Then there’s The Wizard of Oz. When I was growing up in the 1960s, I watched it every year. I must have seen it seven or eight times on our BLACK AND WHITE TV. Scariest part? The damn trees. THEN we got a color TV for Christmas 1969 or 1970, and when I saw it again, it was like seeing it for the first time! What a treat! And I finally got the “horse of as different color” joke; in b&w, the horse is just different shades of gray. It got six nominations but only two wins – Best Song (Over the Rainbow – almost cut from the film!) and Best Original Score (including my favorite, music for Miss Gulch on her bicycle, which, as a bicyclist I’ve been tortured with. None of the actors got a standard Oscar, though Judy Garland received a special juvenile Oscar.
Actor:
ROBERT DONAT in “Goodbye, Mr. Chips”, Clark Gable in “Gone With The Wind”, Laurence Olivier in “Wuthering Heights”, Mickey Rooney in “Babes in Arms”, James Stewart in “Mr. Smith Goes to Washington”
A category where GWTW did NOT win. Donat probably won as much for earlier roles, such as in Hitchcock’s 39 Steps, as for this one. I don’t recall seeing Babes in Arms.
Actress:
VIVIEN LEIGH in “Gone With The Wind”, Bette Davis in “Dark Victory”, Irene Dunne in “Love Affair”, Greta Garbo in “Ninotchka”, Greer Garson in “Goodbye, Mr. Chips”
For the first time, both lead acting awards went to British performers.
Supporting Actor:
THOMAS MITCHELL in “Stagecoach”, Brian Aherne in “Juarez”, Harry Carey in “Mr. Smith Goes to Washington”, Brian Donlevy in “Beau Geste”, Claude Rains in “Mr. Smith Goes to Washington”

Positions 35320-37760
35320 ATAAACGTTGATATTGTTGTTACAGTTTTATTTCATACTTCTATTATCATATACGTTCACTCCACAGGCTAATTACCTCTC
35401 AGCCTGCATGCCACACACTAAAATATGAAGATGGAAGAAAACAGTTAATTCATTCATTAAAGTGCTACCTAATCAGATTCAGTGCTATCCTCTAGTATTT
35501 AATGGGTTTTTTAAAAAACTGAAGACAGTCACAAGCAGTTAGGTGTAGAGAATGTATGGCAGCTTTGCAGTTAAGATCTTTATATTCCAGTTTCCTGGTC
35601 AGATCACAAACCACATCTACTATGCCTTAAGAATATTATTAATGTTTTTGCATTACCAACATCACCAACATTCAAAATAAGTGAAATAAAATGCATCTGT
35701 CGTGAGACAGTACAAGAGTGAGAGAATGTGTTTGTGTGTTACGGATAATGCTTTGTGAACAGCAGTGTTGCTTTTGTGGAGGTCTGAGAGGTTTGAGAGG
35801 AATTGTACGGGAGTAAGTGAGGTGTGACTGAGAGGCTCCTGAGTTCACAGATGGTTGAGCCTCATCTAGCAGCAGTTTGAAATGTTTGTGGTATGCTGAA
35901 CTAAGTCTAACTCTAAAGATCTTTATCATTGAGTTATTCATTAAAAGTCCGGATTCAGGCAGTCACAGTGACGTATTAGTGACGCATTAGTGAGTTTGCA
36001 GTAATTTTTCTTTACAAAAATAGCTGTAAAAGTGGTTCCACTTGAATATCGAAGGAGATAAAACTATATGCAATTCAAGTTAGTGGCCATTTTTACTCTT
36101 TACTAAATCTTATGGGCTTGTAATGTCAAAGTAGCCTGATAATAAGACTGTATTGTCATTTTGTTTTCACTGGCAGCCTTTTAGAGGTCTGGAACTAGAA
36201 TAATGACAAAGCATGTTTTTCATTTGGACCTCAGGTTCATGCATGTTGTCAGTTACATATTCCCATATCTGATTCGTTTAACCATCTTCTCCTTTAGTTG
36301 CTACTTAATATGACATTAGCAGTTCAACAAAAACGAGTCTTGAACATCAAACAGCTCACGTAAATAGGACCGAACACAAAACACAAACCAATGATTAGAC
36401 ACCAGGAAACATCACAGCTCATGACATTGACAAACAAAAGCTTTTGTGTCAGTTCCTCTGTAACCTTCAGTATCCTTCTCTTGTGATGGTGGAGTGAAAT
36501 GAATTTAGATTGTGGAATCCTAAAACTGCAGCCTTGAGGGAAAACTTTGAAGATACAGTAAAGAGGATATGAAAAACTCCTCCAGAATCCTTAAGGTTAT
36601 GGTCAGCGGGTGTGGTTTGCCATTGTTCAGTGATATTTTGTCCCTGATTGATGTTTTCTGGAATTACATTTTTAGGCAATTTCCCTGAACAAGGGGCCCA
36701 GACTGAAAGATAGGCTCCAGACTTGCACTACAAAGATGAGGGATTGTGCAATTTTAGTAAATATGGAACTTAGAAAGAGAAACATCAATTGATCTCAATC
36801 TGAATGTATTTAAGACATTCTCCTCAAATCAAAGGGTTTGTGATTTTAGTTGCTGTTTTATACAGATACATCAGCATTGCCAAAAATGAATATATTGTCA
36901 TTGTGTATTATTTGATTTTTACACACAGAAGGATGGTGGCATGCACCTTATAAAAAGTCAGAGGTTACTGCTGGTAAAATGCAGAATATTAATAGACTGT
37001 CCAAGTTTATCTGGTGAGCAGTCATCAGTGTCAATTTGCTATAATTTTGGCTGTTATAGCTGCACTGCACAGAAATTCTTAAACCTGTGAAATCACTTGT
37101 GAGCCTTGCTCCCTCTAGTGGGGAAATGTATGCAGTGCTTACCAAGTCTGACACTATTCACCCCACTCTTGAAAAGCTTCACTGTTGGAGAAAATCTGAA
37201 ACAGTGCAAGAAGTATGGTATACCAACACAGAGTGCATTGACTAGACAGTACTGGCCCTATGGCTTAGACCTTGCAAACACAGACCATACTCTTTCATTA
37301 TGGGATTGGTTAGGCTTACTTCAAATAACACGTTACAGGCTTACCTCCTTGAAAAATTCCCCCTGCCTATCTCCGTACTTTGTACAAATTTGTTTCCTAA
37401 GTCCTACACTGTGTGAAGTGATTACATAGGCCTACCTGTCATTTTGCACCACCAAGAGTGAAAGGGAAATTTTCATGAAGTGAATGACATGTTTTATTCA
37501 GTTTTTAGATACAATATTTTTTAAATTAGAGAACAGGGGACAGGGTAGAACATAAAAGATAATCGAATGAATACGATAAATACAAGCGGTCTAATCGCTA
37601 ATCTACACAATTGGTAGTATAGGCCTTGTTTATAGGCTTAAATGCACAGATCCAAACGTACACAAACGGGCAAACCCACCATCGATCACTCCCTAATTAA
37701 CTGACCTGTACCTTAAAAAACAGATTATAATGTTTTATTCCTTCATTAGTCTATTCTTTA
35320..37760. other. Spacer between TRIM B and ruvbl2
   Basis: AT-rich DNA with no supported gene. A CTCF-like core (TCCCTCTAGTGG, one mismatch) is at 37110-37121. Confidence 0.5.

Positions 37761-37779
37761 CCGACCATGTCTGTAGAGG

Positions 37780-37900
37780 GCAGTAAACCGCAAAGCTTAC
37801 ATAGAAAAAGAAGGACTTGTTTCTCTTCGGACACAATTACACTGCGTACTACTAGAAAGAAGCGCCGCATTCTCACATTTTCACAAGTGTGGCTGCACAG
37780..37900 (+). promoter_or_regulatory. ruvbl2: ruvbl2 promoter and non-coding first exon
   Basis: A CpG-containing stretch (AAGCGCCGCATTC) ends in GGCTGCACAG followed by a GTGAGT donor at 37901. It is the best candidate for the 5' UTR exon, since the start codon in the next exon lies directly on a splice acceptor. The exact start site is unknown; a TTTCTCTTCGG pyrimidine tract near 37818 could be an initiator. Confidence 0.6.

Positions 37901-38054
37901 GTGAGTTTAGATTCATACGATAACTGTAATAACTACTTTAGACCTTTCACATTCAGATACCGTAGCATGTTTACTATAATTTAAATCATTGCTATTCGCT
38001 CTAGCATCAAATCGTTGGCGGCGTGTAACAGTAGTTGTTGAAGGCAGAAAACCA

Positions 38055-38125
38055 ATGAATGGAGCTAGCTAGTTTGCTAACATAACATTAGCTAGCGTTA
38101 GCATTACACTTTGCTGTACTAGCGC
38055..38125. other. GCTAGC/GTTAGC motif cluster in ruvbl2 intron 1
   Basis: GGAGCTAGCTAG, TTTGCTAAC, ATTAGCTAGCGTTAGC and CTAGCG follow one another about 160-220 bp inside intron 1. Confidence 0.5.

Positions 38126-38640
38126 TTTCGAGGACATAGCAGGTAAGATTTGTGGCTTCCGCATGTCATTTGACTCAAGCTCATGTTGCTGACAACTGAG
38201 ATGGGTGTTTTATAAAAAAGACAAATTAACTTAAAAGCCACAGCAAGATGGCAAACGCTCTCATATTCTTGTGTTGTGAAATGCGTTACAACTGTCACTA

Mitchell’s sole Oscar came in a year he also played Scarlett O’Hara’s father Gerald in Gone With The Wind, a grounded flyer Kid Dabb in Howard Hawks’ Only Angels Have Wings and newspaperman Diz Moore in Mr. Smith, among other roles.
Supporting Actress:
HATTIE MCDANIEL in “Gone With The Wind”, Olivia de Havilland in “Gone With The Wind”, Geraldine Fitzgerald in “Wuthering Heights”, Edna May Oliver in “Drums Along the Mohawk”, Maria Ouspenskaya in “Love Affair”
I suppose I should see the first African-American performer to be nominated and win. Shouldn’t I?
Director:
VICTOR FLEMING for “Gone With The Wind”, Frank Capra for “Mr. Smith Goes to Washington”, John Ford for “Stagecoach”, Sam Wood for “Goodbye, Mr. Chips”, William Wyler for “Wuthering Heights”
A change Academy rules meant that directors could be nominated for only one film in a single year. Fleming also directed The Wizard of Oz, thus solidifying his already huge chances.

That year, the first Oscar for Visual Effects was given, not to Gone With the Wind and its burning of Atlanta sequence, or to the Wizard of Oz with the cyclone sequence or the flying monkeys, but to something called The Rains Came, which I’d never heard of. Disney won eighth consecutive Short Subject: Cartoon Oscar for The Ugly Duckling

Other 1939 films
The Hunchback of Notre Dame – believe I saw years ago
The Private Lives of Elizabeth and Essex – no
Golden Boy – no
Intermezzo: A Love Story – no
Young Mr. Lincoln – yes
Midnight – no
Only Angels Have Wings – no
Destry Rides Again – don’t think so
The Women (being remade in 2008) – no
The Hound of the Baskervilles – I might have
Gunga Din – almost certainly I did

ROG

"Dorothy", Part 2